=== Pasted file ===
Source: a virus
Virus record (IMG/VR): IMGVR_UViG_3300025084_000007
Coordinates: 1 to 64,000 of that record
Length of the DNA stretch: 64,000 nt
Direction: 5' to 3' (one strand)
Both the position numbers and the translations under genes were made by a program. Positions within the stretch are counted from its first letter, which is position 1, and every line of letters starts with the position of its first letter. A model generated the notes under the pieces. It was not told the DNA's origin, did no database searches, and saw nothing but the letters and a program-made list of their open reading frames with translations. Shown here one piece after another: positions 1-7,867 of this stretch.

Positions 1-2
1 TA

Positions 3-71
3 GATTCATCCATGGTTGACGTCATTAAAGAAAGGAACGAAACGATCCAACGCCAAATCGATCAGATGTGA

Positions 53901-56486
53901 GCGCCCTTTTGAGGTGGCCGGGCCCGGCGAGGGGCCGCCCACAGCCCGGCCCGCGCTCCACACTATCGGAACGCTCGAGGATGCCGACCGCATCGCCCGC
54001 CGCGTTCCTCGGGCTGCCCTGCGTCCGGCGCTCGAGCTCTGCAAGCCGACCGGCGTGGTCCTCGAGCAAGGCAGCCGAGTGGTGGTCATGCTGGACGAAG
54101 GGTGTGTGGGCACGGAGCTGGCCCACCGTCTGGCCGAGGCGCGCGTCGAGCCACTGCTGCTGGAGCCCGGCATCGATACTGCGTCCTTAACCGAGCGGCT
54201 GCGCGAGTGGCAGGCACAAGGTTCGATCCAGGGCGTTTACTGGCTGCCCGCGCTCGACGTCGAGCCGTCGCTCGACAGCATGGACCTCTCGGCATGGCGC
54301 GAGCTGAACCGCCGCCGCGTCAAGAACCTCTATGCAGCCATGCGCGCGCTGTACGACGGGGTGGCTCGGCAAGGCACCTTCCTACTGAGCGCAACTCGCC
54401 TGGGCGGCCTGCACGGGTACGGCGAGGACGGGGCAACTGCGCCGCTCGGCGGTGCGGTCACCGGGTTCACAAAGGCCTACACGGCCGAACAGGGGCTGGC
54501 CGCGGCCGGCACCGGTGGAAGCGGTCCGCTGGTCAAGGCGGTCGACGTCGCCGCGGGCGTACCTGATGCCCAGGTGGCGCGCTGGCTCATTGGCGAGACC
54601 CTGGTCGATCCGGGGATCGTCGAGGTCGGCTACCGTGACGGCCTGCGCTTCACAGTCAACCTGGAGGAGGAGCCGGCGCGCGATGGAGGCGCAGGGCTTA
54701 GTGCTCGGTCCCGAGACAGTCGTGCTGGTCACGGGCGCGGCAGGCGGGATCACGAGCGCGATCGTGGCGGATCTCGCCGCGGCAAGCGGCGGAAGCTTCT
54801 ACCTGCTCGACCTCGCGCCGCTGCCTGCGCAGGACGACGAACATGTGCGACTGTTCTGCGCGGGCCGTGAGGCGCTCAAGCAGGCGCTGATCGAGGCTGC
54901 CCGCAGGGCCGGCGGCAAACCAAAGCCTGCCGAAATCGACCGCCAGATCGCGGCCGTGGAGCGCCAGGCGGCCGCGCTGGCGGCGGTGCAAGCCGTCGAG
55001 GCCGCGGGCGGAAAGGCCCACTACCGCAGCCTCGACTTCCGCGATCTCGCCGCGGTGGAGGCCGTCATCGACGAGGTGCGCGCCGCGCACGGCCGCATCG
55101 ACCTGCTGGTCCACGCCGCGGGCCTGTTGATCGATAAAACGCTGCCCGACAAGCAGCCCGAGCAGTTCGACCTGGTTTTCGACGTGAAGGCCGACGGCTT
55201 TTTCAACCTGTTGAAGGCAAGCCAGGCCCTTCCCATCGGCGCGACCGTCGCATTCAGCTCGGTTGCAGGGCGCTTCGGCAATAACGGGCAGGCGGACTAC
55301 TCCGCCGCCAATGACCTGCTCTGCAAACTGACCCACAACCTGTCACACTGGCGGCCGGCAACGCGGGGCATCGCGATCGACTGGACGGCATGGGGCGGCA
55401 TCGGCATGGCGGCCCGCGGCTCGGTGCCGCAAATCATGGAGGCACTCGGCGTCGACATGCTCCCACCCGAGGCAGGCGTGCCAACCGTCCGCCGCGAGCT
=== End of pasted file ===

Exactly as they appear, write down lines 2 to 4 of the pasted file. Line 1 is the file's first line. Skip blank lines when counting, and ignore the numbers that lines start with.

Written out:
Virus record (IMG/VR): IMGVR_UViG_3300025084_000007
Coordinates: 1 to 64,000 of that record
Length of the DNA stretch: 64,000 nt